What else? Put your plan in place and hustle. Need more GMAT help? Check out our GMAT online prep or regular classroom resource pages which are loaded with GMAT advice, tips and more!
If you want to get into a top B-School, well written MBA application essays, a good GMAT score, and a unique experience profile can set your application apart. Though a great GMAT score is not the only factor in your B-School application, it does play an important role.
Sometimes, it may be necessary to retake the GMAT if you have scored less or if your B-School asks you to do so. People who scored 600 or less in their first attempt usually see the maximum improvement in their scores when they retake the GMAT exam. If you have scored higher than 600 in your first attempt, strategic and focused efforts would be needed for significant score improvement. If you decide to retake the test, here are some strategies that you can use to get your dream score.
If there were any concepts or question types that you had missed earlier, work to fill in the knowledge gaps. If you had prepared for the GMAT in an unorganized way earlier, using a structured and standardized GMAT online prep course will help you streamline your learning. Manya -The Princeton Review GMAT online prep course provides training in an incremental fashion that will boost your final score.
Ask yourself if you were able to apply the concepts and techniques in the actual exam. At any point during the GMAT exam did you get nervous or lose focus? Better preparation and practicing relaxation techniques like focused breathing can help you overcome avoidable issues on the day of the exam.
Analyze where you did poorly – was it on one particular section of the GMAT exam or did you do poorly in more than one section? If you decide to buy the ESR from GMAC, use the sectional and subsectional scores to identify the areas where you did poorly. The ESR also provides details such as the time spent on each question type and the accuracy levels for different parts of the exam. Analyzing these details from the ESR can help you make focused efforts to get the maximum score improvement.
Manya – The Princeton Review GMAT online training is provided by expert and experienced GMAT trainers who can work with you to analyze your performance and also guide your efforts towards score improvement.
Depending on the score improvement you are working towards, be realistic about the amount of effort needed. Allocate the time that you have for prep among the various sections such as Quant, Verbal, IR, and AWA. Devote the majority of your prep time on the section which would have the maximum effect on your score.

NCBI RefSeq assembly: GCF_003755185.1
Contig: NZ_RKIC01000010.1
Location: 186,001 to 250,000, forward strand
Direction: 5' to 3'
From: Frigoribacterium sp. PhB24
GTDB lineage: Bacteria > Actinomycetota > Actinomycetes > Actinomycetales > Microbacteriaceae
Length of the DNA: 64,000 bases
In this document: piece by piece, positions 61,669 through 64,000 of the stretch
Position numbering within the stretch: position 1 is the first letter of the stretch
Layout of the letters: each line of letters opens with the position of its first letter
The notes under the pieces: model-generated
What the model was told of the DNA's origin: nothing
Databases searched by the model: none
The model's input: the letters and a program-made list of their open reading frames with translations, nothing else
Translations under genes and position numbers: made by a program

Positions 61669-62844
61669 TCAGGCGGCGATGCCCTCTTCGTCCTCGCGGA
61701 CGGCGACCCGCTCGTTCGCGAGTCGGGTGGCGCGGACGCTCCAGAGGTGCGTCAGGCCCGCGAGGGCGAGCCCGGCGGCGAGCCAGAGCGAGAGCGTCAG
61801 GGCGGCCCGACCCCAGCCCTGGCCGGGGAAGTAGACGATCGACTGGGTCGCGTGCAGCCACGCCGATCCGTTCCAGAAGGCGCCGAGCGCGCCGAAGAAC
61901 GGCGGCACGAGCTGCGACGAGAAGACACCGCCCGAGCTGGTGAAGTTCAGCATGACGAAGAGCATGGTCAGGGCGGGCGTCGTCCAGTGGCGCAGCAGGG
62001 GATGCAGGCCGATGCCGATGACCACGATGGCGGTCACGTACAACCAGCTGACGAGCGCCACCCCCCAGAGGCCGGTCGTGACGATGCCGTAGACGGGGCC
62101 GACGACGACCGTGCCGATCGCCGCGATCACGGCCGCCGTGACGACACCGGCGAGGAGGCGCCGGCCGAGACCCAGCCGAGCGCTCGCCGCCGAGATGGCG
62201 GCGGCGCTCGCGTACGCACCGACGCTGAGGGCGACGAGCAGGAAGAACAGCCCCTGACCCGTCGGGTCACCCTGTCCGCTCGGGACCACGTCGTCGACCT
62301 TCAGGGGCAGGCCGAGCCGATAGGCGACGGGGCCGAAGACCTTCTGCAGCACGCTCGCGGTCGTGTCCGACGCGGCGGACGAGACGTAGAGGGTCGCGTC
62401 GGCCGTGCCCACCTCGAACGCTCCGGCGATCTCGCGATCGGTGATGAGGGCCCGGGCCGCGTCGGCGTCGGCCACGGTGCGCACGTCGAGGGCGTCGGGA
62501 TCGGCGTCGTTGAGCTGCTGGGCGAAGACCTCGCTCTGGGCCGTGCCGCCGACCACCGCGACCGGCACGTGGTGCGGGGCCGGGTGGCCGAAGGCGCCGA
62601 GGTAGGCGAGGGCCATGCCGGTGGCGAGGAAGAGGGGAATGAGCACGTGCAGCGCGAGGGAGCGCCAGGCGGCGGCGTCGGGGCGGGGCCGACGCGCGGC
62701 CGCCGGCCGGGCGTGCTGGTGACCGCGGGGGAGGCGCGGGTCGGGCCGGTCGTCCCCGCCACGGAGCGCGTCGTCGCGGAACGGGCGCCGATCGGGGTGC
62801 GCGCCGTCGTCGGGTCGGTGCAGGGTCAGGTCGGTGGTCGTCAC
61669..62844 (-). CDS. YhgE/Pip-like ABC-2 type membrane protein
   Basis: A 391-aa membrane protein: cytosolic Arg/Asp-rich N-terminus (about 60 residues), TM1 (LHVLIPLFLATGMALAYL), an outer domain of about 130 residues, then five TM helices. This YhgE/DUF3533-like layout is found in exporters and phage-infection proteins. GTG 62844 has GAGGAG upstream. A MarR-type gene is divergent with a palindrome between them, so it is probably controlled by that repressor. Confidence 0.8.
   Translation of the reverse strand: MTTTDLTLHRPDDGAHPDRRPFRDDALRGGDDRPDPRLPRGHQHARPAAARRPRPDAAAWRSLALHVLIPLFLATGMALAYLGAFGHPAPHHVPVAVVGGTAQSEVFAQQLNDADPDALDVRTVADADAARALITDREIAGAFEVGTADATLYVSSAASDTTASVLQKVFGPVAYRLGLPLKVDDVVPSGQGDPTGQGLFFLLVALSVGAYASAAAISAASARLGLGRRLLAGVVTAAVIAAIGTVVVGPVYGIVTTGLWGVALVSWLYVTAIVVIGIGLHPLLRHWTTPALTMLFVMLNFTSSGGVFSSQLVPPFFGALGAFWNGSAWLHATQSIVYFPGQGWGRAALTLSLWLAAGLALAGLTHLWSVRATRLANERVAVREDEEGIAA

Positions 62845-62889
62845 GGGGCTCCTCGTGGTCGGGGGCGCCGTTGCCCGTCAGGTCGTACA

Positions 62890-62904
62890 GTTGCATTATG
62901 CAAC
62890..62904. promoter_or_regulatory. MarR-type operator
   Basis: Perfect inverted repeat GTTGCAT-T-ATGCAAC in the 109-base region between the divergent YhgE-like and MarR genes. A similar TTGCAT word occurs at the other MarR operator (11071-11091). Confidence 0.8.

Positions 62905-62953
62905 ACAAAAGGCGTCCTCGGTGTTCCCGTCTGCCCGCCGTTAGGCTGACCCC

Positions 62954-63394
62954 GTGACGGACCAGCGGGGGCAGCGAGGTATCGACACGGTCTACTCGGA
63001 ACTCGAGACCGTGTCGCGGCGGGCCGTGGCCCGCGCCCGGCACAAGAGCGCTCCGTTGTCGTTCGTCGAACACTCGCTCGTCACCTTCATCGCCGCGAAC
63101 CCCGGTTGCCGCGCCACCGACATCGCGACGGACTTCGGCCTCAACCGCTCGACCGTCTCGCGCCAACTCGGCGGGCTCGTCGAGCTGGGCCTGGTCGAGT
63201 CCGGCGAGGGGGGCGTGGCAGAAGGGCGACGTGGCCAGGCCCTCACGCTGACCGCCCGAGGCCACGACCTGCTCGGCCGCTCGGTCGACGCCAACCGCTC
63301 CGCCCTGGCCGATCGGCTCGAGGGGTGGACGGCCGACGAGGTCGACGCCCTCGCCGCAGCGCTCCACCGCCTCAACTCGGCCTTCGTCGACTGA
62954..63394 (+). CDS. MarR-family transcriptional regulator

Ensure that you make time for full-length practice tests. Taking full-length practice tests will help you replicate exam conditions and also track your progress. If you use a data-driven GMAT prep course, the data analytics provided by the course can help you focus your efforts for maximum score improvement. Manya – The Princeton Review’s GMAT online prep provides an in-depth analysis of your performance, both for practice drills and full-length tests. This will help you make focused efforts to reach your target score faster.
Any questions you practice should be reviewed immediately. While reviewing, identify the errors that you keep repeating and work to understand the reasons you keep repeating them. Manya – The Princeton Review’s GMAT online prep has interactive score reports that provide an in-depth analysis of your practice. Reviewing the practice questions will also help you understand the pattern of the questions and identify the pattern of incorrect answers quickly.
When you take full-length tests – always take them timed. Attempt all the parts of the GMAT exam including the analytical writing and integrated reasoning sections. Try changing the order in which you attempt sections and decide which order works best for you.
Work on your pacing during the practice. Identify concepts and questions that are your strengths. Practice doing them faster. Make note of any errors that you commit when you attempt to answer questions faster. Be aware of questions that always slow you down and work to reduce the time you spend on them.
Stay focused on the larger picture – always remember the reason you are taking the GMAT exam. Take the help of your loved ones to stay motivated about your GMAT exam prep. Remember to eat healthily, sleep well, and exercise regularly.
A great GMAT score is always relevant irrespective of the number of attempts. Work smartly and reach your target GMAT full score!